Google Drive was announced yesterday, and we’ve spent some time putting the OS X client software to the test. How does it stand up against the list of rivals (which seems to be growing by the day)?
When you install, you’ll be prompted for your system password (so that the installer can set up stuff behind the scenes). Shortly afterwards, you’ll see a Google-like login screen prompting you for your Google password.
The installation sets up a Google Drive folder on your system (by default, inside your user directory) and adds it to the Finder sidebar for you. The next step is syncing any existing files you have stored in Google Docs. That’s right, Google Docs. Docs is now part of the Drive.
What’s interesting it what gets synced. Google Docs files don’t get downloaded as editable documents you can edit in Word. They’re given the file extension “.gdoc”, which acts like a web location saved from Safari. Double-click on one and it opens the document in a new browser tab, ready for you to edit. Those gdoc files are little more than web bookmarks.
Now that the Drive is a folder on your Mac, you can drag in other files that you wish to have backed up and sharable on the web. Drag in anything you like, and it will work. It might not necessarily appear on the web in the way you expect, however. Pages documents, for example, appear on your Mac as single documents, but in reality they’re special folders with various other files within. So if you put one in your Drive, it will appear in the web view as a folder.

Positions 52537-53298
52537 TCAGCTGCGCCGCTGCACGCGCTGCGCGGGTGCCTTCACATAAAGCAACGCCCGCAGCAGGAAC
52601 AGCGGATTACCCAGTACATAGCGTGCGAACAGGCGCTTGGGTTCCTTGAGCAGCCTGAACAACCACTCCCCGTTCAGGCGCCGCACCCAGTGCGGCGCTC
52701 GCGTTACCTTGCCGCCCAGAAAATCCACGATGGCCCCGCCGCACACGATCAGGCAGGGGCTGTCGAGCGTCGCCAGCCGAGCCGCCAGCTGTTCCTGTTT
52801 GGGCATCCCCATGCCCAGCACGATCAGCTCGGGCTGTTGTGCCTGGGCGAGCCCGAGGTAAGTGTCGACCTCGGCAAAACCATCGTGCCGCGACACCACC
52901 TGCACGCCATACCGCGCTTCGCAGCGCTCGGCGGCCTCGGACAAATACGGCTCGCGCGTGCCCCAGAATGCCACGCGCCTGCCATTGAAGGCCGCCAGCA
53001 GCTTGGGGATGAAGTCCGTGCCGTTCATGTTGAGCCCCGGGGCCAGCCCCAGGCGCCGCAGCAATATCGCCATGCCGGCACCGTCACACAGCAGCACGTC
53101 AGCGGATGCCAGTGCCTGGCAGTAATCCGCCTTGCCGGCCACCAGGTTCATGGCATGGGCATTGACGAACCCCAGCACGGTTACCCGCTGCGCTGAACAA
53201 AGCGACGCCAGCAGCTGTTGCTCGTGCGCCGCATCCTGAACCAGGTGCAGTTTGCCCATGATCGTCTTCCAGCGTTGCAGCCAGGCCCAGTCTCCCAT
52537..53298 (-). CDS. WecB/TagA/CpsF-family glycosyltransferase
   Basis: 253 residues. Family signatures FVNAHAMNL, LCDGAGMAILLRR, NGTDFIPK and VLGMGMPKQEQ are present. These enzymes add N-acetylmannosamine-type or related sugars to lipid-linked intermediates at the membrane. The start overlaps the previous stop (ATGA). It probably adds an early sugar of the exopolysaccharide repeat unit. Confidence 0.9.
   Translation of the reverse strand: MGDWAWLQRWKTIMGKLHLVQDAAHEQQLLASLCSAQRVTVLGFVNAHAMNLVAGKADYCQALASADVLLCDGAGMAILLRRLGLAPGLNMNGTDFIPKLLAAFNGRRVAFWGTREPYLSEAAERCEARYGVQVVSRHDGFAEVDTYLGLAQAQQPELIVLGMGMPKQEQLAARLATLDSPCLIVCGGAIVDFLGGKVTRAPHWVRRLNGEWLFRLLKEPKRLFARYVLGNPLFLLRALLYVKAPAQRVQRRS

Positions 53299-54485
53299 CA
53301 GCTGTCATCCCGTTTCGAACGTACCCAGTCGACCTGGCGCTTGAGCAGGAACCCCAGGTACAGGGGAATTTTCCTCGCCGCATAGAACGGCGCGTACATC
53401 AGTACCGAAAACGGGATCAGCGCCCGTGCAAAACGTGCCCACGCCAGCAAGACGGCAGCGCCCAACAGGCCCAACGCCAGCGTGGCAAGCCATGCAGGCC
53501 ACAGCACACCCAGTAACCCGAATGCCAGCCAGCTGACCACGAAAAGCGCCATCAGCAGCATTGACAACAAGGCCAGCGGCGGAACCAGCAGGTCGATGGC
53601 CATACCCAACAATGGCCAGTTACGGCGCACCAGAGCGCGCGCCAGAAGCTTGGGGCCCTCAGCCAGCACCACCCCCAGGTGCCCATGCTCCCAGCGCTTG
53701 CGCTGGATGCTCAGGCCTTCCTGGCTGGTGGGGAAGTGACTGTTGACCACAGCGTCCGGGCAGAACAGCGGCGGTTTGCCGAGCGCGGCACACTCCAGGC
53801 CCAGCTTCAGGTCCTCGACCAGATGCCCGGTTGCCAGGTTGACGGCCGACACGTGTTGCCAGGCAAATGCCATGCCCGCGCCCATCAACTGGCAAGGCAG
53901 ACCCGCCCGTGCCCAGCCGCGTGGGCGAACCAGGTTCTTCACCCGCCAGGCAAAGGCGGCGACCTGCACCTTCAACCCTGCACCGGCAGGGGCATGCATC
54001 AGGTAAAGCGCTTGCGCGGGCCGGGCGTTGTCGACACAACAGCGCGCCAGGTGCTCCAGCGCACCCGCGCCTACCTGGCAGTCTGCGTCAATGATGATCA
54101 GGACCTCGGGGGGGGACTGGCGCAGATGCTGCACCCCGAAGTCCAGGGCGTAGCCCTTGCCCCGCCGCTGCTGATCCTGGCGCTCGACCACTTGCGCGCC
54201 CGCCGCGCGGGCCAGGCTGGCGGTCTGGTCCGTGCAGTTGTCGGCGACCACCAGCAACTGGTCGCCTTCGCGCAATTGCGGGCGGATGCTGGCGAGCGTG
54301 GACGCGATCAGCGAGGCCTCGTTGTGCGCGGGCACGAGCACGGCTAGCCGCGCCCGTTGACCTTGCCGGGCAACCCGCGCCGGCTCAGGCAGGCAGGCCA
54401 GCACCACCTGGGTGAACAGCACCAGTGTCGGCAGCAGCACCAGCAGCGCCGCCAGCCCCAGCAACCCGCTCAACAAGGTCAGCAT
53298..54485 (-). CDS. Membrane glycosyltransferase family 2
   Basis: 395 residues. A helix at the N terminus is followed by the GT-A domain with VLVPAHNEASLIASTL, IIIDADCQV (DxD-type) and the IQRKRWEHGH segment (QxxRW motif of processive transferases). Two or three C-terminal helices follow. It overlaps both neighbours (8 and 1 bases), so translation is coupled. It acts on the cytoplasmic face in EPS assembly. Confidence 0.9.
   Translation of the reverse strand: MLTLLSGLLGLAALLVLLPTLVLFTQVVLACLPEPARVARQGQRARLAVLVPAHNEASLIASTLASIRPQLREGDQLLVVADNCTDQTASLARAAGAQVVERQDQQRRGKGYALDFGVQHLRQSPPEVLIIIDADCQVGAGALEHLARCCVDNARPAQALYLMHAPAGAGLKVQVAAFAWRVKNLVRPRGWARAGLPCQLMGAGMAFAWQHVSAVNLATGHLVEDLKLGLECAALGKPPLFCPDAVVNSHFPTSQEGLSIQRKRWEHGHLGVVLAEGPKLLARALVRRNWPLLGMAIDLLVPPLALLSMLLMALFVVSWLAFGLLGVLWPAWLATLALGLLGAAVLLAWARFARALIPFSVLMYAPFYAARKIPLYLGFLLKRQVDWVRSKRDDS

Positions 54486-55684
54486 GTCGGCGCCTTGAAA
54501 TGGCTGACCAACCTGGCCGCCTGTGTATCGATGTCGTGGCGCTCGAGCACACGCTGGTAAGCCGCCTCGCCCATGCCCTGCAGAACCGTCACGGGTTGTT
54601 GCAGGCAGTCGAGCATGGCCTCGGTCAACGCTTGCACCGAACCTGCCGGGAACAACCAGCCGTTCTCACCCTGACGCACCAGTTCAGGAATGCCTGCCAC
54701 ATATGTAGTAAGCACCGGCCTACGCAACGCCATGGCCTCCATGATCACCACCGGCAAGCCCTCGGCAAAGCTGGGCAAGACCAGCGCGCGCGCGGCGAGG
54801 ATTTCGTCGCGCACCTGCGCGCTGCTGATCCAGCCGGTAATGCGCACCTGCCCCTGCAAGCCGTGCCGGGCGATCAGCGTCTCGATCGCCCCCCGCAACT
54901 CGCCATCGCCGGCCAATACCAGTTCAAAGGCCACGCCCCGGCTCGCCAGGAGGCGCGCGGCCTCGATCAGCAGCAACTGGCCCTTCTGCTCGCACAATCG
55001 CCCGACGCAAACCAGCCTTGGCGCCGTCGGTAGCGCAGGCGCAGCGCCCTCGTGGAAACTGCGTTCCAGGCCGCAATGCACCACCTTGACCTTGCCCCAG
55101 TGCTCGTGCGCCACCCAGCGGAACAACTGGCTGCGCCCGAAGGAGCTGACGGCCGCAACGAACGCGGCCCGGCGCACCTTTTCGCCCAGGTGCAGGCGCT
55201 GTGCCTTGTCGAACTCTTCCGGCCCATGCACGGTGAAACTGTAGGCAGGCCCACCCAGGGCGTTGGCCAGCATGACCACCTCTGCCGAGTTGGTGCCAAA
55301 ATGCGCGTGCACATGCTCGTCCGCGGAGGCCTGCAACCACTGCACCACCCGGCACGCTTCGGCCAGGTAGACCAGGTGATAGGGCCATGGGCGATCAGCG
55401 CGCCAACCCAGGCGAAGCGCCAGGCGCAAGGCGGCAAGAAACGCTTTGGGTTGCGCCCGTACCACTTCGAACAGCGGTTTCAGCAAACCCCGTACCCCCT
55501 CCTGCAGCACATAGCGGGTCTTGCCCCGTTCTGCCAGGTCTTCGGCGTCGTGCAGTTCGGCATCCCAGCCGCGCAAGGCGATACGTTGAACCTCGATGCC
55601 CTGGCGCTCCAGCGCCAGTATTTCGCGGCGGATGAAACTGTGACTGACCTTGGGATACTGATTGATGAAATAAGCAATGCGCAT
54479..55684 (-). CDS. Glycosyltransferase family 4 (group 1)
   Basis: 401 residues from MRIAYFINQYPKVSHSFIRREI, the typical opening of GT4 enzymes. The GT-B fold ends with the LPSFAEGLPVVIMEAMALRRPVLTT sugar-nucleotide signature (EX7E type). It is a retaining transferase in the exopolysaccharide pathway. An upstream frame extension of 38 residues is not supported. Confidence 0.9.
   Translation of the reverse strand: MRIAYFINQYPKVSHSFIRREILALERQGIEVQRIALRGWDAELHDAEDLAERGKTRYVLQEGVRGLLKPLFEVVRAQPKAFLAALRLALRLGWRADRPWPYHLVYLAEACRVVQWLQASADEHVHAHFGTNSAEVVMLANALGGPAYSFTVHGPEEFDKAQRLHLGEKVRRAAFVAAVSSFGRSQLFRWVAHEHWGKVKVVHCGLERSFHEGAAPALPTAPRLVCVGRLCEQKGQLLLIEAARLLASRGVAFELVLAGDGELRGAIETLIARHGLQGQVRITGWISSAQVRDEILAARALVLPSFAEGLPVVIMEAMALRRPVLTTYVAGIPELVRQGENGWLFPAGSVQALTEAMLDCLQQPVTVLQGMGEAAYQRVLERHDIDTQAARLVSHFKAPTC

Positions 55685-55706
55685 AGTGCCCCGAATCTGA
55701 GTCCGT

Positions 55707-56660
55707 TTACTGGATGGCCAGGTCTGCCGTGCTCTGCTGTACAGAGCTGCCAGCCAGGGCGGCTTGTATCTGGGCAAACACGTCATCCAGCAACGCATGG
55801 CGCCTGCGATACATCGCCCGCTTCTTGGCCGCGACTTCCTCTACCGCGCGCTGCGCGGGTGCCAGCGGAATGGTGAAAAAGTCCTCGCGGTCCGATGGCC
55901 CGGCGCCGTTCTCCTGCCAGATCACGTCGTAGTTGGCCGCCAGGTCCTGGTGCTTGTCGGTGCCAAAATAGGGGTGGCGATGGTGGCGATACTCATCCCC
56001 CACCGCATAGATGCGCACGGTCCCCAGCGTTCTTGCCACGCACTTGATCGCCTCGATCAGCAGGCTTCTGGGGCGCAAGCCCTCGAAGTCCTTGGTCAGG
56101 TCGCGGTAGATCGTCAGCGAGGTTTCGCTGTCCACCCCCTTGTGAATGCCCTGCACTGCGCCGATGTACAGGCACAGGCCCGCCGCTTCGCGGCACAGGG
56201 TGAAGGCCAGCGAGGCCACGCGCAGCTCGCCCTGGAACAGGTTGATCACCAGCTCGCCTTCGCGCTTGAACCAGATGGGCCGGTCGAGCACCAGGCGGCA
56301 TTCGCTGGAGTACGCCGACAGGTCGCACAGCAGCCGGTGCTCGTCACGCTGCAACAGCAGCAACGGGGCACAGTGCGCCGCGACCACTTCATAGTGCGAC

Like Dropbox, Google Drive puts an icon in your Menu Bar (which animates when there’s activity happening), and little check marks on every file and folder to show that they’ve been synced successfully.
The web views are functional but not exciting. They conform to Google’s new-found zeal for a unified look, so if you use Gmail you’ll feel immediately at home.
Does Google Drive work? Yes, without a doubt. Should you worry about those much-criticised terms? Probably not; I predict that, if the fuss about them continues for much longer, Google will release a statement telling everyone to calm down, that you do own your stuff, and that the misunderstanding was just because of legalease that the lawyers insisted they wrote down.
More importantly: does it have the sex appeal of Dropbox? No. Not even close. Dropbox not only has the first-mover advantage, it also has the advantage of being a smaller, more responsive company that’s innovating rather than following. I may only have 2 GB of space at Dropbox, but that’s enough for me, and I’m sticking with it because it works with all my devices, it doesn’t feel like I’m Pwned By The Man, and Dropbox has the same appeal that Google had back in the 90s.
Pro: Your Google stuff is now on your Mac
Con: Your stuff is now on Google.